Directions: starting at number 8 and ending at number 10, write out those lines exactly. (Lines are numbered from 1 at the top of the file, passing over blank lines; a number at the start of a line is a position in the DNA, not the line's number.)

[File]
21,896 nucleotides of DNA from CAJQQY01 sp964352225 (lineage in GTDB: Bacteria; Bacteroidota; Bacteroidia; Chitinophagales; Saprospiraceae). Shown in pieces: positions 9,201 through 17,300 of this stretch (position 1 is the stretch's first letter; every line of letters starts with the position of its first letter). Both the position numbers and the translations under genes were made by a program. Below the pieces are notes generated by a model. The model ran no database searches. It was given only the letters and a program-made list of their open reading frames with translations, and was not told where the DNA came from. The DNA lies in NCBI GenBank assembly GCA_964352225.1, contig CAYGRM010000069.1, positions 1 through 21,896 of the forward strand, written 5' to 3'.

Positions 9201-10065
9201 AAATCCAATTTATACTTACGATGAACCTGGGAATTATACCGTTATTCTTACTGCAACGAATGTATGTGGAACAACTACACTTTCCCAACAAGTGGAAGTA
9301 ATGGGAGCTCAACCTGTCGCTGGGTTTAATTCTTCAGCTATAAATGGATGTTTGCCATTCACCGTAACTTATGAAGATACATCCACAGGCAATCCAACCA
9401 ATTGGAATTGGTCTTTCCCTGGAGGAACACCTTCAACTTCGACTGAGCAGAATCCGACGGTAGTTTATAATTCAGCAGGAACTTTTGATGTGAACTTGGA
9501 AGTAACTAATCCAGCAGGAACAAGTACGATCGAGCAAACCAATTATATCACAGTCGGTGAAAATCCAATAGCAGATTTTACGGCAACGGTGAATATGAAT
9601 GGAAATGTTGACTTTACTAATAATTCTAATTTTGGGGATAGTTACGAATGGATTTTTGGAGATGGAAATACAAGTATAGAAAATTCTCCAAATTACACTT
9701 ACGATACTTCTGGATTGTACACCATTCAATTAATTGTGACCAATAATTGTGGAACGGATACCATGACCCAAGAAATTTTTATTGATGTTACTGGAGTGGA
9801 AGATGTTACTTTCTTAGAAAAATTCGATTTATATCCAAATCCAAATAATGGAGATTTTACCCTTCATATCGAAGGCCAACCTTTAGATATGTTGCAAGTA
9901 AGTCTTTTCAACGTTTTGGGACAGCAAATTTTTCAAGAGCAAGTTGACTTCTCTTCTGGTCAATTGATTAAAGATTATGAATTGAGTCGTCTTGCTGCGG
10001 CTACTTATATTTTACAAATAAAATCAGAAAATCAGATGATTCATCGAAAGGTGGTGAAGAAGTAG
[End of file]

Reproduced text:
9701 ACGATACTTCTGGATTGTACACCATTCAATTAATTGTGACCAATAATTGTGGAACGGATACCATGACCCAAGAAATTTTTATTGATGTTACTGGAGTGGA
9801 AGATGTTACTTTCTTAGAAAAATTCGATTTATATCCAAATCCAAATAATGGAGATTTTACCCTTCATATCGAAGGCCAACCTTTAGATATGTTGCAAGTA
9901 AGTCTTTTCAACGTTTTGGGACAGCAAATTTTTCAAGAGCAAGTTGACTTCTCTTCTGGTCAATTGATTAAAGATTATGAATTGAGTCGTCTTGCTGCGG